Causes of hip dysplasia
The causes of hip dysplasia are multifactorial, so there are different aspects that have an influence on its development. They can lie in a genetic disposition, incorrect feeding and persistent physical overload. Some dog breeds are more frequently affected, e.g. Great Danes, German Shepherds and Retrievers. Even if there is a genetic predisposition, sometimes no symptoms occur, but the predisposition can be passed on accordingly.
The hip joint consists of a socket and the joint head as well as the joint capsule and the cartilage. The socket is located in the pelvis and the head of the femur lies in its cavity. The articular cartilage lines the bones to ensure smooth movement with its shock-absorbing properties. The ligaments and tendons as well as the muscles hold the pelvis and thigh together and ensure mobility.
In hip dysplasia, however, the head of the femur does not fit exactly into the joint socket, which disturbs the normal course of movement. This causes continuous incorrect loading, which eventually leads to rapid wear due to the wearing away of the joint cartilage.
In predisposed breeds, too rapid growth in puppyhood can also favour hip dysplasia. This is usually caused by incorrect feeding, which can cause a puppy to grow too fast and develop skeletal abnormalities. The correct calcium-phosphorus ratio in the growth phase plays an important role here, as these two minerals are crucial for a stable bone structure. Too high an intake can lead to brittle bones, too low an intake causes soft, unstable bones. Growth defects are the result.
Symptoms of hip dysplasia
A deformity of the hip joint causes a persistent incorrect load, which causes a permanent overuse of the joint cartilage. This wear and tear of the cartilage causes arthrosis. First, changes in gait become visible because hip movement is restricted. The pelvis may swing noticeably. Due to the pain, lameness can develop in the affected dog as a relieving posture, but standing up and lying down can also cause problems. When walking, the dog may even stop or sit down more often to relieve the pressure on its joints. Sometimes a grinding noise can be heard in the hip area during some movements and the animal reacts painfully to touch in this area.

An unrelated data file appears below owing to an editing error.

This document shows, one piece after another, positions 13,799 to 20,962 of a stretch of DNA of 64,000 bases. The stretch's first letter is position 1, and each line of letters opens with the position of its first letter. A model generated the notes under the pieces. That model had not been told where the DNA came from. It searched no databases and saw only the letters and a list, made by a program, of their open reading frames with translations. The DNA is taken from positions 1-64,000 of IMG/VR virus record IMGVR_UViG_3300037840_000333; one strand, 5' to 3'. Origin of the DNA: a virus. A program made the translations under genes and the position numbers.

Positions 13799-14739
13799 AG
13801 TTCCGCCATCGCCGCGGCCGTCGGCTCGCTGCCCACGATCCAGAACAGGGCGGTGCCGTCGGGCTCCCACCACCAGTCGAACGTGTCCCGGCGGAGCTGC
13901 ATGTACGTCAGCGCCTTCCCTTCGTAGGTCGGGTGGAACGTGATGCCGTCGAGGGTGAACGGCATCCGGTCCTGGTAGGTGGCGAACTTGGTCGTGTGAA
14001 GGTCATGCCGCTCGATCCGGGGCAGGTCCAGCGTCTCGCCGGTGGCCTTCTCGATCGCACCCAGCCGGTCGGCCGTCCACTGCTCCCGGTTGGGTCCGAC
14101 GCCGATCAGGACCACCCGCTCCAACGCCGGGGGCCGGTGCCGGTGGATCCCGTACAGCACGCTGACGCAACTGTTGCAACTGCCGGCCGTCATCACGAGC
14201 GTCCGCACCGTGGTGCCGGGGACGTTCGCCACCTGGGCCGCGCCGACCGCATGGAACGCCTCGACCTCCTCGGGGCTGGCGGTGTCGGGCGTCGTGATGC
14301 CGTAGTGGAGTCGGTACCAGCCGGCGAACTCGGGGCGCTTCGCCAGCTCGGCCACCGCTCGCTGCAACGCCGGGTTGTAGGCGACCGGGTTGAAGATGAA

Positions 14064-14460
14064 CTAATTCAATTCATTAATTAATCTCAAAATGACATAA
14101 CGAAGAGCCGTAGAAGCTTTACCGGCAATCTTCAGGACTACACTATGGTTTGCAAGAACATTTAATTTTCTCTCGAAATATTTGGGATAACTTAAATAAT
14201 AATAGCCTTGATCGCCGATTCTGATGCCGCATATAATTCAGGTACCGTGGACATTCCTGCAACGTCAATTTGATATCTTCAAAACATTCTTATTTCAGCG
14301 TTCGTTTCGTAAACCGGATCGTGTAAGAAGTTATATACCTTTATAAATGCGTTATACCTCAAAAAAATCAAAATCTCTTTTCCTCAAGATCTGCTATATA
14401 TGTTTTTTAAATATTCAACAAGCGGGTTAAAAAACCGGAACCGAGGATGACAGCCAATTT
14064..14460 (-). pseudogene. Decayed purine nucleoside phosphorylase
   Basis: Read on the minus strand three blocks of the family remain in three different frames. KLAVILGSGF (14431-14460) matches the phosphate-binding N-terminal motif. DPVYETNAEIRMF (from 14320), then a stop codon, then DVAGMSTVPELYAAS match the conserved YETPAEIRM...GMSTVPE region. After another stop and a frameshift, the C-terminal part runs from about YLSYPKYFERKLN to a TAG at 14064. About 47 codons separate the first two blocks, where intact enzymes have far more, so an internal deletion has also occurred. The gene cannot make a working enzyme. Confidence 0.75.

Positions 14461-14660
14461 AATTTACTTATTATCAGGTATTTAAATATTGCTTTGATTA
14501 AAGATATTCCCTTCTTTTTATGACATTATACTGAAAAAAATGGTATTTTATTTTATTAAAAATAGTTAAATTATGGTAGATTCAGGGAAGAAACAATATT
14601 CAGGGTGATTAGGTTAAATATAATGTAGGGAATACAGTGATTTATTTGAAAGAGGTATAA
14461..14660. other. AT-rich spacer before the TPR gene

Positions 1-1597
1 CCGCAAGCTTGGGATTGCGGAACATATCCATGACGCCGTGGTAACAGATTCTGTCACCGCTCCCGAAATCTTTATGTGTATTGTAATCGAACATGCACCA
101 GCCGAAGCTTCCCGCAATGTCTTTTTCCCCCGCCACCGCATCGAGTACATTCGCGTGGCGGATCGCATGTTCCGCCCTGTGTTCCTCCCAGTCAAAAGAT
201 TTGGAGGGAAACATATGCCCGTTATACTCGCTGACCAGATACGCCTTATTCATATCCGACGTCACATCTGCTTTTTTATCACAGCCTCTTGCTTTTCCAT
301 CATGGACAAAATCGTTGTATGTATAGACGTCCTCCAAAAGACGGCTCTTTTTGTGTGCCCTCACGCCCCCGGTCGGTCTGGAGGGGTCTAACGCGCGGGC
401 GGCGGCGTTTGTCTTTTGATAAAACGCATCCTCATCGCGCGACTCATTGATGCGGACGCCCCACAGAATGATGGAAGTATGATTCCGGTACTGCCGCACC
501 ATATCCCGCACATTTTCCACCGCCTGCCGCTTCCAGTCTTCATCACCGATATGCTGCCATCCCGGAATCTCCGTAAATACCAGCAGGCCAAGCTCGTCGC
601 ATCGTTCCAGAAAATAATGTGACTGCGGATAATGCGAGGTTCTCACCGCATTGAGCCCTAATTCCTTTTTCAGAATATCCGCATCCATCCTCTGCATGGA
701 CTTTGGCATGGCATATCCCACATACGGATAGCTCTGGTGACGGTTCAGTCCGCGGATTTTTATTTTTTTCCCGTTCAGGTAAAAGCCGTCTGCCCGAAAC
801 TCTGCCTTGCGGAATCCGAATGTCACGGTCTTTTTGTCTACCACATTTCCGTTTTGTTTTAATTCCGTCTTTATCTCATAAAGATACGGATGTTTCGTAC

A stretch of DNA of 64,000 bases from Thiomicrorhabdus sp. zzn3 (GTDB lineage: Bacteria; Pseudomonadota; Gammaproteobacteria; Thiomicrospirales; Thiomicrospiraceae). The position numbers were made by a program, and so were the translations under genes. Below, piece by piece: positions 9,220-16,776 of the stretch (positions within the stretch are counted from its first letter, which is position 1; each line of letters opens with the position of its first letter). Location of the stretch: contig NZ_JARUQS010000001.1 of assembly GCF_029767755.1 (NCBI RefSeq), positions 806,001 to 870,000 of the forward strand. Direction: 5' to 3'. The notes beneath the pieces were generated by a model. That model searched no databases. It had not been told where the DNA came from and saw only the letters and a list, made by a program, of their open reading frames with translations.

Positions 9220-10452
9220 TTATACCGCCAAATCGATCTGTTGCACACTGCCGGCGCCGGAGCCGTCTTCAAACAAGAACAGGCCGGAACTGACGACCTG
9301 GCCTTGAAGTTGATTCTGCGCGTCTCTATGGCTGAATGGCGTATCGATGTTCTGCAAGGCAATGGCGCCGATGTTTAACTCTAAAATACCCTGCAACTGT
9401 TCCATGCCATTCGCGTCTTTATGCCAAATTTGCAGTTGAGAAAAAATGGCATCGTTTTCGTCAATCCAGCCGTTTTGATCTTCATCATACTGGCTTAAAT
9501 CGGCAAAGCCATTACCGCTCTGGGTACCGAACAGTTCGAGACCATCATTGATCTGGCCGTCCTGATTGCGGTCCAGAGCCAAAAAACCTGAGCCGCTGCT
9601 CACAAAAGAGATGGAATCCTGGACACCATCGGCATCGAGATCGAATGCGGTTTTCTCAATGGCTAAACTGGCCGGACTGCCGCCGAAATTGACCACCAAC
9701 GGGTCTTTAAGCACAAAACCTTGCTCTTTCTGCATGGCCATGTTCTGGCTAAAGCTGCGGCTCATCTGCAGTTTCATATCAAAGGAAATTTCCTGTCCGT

Treatment of hip dysplasia
Hip dysplasia cannot be cured. Appropriate treatment can only serve to improve the joint function and relieve pain. The veterinarian decides on the further therapy on the basis of the X-ray findings. In certain cases, an operation to stabilise the hip can be useful to prevent or limit further wear.
However, this depends on the severity of the disease, the age and the constitution of the animal. The use of an artificial femoral head is also possible, although this surgical intervention is more complex and involves a subsequent rest period of several weeks. Physiotherapeutic treatment methods can always be used as a support. With the help of an underwater treadmill, for example, muscles can be built up in a gentle way, mobility can be maintained and weight can be reduced.
Prevention of hip dysplasia
Too rapid growth of the bone structure is essential, especially in large breed puppies, through correct feeding. The age, breed and activity of the four-legged friend should be included in the requirements. To protect the joints, young dogs should not be exposed to excessive physical stress such as climbing stairs or jumping. Suffering dogs should refrain from sporting activities. Excess weight should be avoided at all costs in order to relieve the joint as much as possible from further influences. Dogs affected with HD should be excluded from breeding in order not to pass on this deformity to their offspring.
However, the dog owner can take some additional measures besides a species-appropriate, healthy and balanced diet to alleviate the symptoms in order to enable the dog to enjoy more exercise and quality of life. To support the musculoskeletal system and joint processes, special supplementary feeds with joint-active, high-dose ingredients such as omega-3 fatty acids, vitamin E, green-lipped mussel, chondroitin, devil's claw and collagen II can be given at any age.